Bosch, the multi-national engineering company which operates in the automotive, appliances, power tools, security systems and solar energy sectors has been manufacturing in Portugal for over 100 years. Its five locations in Portugal have over 3000 employees out of a global headcount of more than 290,000. In 2014 it recorded sales of €788 million.
It is also one of the leading companies in Portugal in terms of employee involvement.
A people-centred approach to LEAN Management
Interviews conducted by UK WON with staff at all levels at Bosch Portugal from senior management to frontline workers (Associates) revealed remarkably consistent responses and a common commitment to open communications, team working, knowledge sharing, mutual support and continuous improvement.
This cohesion reflects the recognition that the business can “no longer go for universal solutions because customisation is more and more a focus” so small improvements in products and processes must be constantly made by everyone.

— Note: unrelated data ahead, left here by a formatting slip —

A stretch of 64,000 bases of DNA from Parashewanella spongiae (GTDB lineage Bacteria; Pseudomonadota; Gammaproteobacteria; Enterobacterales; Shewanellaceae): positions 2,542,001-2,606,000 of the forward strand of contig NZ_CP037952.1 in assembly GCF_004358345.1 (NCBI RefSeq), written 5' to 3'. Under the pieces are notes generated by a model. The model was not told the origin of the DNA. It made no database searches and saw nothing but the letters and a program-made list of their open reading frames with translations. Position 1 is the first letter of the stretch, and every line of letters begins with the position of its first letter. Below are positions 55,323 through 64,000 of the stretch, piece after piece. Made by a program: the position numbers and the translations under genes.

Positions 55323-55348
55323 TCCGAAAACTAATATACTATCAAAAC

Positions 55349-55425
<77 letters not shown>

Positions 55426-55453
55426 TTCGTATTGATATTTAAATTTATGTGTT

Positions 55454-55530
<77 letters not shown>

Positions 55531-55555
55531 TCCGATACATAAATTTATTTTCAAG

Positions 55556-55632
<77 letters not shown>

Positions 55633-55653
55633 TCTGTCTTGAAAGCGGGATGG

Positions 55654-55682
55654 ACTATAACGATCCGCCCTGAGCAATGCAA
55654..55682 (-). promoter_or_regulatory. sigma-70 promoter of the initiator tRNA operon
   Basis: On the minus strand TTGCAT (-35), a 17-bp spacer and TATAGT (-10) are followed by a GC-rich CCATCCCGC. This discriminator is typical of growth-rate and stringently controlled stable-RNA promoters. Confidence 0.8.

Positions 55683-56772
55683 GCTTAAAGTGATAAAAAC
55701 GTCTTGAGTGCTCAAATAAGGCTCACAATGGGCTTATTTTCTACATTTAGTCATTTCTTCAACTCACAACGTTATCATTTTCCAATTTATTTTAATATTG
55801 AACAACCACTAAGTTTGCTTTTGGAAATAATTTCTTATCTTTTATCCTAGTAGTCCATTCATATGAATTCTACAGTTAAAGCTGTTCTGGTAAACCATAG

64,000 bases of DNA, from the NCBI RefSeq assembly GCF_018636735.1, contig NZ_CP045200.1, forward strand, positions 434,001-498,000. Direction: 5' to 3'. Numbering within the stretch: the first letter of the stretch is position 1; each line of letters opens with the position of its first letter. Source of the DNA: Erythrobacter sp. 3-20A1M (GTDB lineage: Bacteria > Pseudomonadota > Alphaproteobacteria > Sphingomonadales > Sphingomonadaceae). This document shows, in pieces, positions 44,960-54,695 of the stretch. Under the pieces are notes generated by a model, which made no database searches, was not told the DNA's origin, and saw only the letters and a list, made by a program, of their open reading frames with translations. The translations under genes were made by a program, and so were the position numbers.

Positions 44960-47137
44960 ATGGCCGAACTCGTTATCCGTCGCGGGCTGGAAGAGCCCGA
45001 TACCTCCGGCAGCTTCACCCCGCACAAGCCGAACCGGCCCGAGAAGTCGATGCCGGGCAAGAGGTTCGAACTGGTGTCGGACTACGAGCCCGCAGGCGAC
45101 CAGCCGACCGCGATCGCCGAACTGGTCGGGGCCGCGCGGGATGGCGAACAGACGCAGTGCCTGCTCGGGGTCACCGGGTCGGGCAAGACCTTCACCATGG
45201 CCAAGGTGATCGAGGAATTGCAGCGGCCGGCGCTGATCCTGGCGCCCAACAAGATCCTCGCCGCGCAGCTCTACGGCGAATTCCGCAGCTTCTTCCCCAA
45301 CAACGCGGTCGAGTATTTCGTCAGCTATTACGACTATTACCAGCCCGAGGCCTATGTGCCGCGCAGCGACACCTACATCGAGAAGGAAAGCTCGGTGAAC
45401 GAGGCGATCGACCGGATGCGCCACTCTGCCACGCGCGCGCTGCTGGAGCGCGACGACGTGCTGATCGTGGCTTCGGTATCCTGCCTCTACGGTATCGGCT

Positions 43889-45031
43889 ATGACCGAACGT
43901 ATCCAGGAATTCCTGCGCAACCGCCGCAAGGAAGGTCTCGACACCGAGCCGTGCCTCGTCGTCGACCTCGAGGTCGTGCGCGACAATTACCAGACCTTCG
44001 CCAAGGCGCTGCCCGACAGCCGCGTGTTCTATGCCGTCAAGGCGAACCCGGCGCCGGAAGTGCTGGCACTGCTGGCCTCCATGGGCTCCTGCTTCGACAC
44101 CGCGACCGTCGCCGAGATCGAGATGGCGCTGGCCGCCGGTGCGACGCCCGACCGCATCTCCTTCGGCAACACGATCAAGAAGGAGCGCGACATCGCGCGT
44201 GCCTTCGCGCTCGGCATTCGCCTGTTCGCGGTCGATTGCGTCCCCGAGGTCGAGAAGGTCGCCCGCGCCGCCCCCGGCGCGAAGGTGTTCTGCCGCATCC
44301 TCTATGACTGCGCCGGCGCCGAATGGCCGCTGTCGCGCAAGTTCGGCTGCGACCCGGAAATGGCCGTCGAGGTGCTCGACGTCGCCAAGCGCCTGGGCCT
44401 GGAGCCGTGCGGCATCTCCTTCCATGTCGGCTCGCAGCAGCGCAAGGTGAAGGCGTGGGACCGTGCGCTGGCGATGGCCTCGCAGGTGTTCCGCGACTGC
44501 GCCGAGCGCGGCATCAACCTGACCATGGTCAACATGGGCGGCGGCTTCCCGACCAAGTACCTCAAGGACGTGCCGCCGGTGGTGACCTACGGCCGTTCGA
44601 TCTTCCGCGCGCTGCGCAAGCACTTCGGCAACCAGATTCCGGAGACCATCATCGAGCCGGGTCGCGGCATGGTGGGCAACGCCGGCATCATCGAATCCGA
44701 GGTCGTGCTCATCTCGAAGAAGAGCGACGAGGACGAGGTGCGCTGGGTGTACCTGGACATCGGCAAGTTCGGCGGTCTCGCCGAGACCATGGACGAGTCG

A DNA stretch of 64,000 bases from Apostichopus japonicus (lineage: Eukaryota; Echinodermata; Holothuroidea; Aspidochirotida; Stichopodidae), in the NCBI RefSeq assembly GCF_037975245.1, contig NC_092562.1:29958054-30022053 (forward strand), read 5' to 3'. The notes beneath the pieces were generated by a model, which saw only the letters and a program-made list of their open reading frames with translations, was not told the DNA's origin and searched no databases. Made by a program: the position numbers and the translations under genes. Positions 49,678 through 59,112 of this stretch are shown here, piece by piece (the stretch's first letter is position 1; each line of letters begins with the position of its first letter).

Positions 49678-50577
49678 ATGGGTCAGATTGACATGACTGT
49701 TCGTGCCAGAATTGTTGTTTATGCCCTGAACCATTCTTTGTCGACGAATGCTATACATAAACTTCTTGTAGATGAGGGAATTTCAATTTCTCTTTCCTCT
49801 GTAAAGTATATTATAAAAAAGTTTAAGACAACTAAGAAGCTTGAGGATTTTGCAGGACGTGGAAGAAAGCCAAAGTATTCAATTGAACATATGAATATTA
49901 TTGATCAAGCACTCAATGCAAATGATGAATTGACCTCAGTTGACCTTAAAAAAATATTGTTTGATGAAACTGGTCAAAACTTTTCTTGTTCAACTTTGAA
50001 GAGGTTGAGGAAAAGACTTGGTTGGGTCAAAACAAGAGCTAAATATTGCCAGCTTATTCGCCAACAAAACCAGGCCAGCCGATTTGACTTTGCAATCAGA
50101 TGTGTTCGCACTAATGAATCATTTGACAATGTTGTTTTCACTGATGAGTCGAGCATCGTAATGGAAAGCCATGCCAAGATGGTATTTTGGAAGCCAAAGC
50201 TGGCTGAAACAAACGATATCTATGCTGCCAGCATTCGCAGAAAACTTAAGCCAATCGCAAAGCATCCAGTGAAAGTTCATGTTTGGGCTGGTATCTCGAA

The company is committed to a programme of people-centred LEAN Management aimed at driving out waste and improving efficiency. Associates are closely involved in identifying issues and opportunities for employee-driven innovation. Problem-solving becomes a tool for empowerment and connecting with management.
Daily meetings, which are strictly time controlled, are designed to review Key Performance Indicators – what happened previously, what needs to be achieved and with what resources, what are the priorities and what will hinder performance and progress? White boards are used to visually represent the outcomes of the meetings and actions required as well as giving management a snapshot of on-going activity.